Mac Barnett is the award winning author of over 20 children's and young adult books. His latest book, "Leo: A Ghost Story," comes out today. Join Mac and illustrator Christian Robinson (hosted by DIESEL, A Bookstore) at the Marin Country Mart Farmers Market in Larkspur on August 29th, 10:30am to 11:30am, as they read the story, draw, and play at being worthy knights. I am extremely excited to share an exclusive interview with New York Times best selling author, Mac Barnett.
Tell me about growing up Mac.
I grew up in the Bay Area, in Castro Valley. My mom bought me a lot of picture books—it was important to her that I have a library—but we didn't have a lot of money, so she got my books at garage sales. So I grew up reading the picture books of the two generations before mine. This turned out to be a boon: the mid-forties through the early seventies were a golden age of American children's literature.
Did you ever meet a children's author that inspired you?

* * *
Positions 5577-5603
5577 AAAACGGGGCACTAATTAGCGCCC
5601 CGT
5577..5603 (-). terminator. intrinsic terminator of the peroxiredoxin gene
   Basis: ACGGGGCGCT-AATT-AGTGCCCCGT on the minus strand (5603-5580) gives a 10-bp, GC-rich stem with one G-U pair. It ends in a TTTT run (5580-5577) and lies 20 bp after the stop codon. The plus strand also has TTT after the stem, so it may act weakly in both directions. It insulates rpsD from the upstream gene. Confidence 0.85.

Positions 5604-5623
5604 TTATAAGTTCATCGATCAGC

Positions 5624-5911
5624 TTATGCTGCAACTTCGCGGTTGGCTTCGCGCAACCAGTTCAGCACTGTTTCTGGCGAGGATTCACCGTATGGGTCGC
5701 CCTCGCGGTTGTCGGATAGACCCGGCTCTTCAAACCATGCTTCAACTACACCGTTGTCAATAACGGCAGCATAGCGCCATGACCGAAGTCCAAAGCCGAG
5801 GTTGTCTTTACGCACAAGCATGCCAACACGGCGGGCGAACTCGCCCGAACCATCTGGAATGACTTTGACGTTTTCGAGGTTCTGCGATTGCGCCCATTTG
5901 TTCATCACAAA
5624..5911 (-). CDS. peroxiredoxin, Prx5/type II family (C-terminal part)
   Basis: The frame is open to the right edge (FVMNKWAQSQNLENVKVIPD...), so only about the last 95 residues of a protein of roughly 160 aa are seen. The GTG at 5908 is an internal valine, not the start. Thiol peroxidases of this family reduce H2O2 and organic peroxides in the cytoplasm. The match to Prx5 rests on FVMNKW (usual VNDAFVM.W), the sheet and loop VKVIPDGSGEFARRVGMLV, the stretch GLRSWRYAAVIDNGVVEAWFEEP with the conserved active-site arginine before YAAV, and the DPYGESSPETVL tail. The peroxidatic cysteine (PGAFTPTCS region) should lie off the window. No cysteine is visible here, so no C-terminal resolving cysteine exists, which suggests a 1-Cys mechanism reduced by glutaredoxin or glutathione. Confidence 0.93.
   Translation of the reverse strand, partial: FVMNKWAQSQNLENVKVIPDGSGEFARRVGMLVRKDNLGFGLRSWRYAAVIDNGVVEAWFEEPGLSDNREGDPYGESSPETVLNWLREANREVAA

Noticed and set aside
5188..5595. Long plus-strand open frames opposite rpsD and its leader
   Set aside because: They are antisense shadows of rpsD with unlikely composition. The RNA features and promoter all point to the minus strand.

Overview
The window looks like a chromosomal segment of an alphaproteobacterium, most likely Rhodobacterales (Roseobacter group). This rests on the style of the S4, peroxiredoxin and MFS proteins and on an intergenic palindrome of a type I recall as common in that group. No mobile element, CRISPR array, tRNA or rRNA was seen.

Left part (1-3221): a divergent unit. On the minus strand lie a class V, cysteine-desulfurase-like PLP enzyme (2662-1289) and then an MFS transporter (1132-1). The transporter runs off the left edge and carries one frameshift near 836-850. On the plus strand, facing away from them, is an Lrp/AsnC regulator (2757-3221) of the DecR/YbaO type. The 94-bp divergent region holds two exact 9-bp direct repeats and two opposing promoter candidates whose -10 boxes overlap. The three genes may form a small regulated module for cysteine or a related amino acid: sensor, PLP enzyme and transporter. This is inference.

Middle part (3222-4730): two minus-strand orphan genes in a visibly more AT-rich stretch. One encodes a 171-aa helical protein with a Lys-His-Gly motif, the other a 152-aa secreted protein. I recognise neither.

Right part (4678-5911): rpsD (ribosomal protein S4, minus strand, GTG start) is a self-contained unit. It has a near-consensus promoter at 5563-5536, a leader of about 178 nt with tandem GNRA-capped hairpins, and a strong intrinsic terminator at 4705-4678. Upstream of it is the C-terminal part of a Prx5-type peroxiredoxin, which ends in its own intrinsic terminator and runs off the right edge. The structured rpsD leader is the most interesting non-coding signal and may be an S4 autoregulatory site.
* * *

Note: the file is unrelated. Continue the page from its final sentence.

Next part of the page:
I remember my mom picking me up from school a little early and taking me to a bookstore in San Francisco. I had no idea why we were there. My mom worked long hours and we usually went right home after school. And then out comes Ed Emberley. I loved Ed Emberley. I still do love Ed Emberley. He's a master. In my memory he was on more of a platform than a stage, high up in the air. And he had a giant beard. I'd never seen anything like that beard. And I figured any job that lets you have a beard like that, that's a good job.
You studied medieval literature in college. Does that influence your work?
It does. I secret away medieval jokes in some of my books. But my main focus ended up being on difficult poetry—especially medieval Scandinavian court poetry. But I'm interested in why people read difficult books, and in the pleasure that can come from working through a challenging text. I think kids are very brave readers, and absolutely alive to the pleasure that comes from figuring out a difficult text. It makes sense that children are good readers of experimental fiction—childhood itself is experimental.
In today's technology driven times, how do you keep kids excited to read?
I think you keep kids excited to read by writing great books. I think technology has profound effects on our attention, and not just kids' attention. Mine too. But I find kids are still excited to read, and will be as long as there are great books to be read. No e-book I've seen poses much of threat to a physical picture book. You lose the page-turns, the trim size, the formal elements that make a picture book work, when you just scan a pdf and put it on a tablet.
What prompted you to pen "The Picture Book Proclamation," a manifesto urging children's authors to be innovative?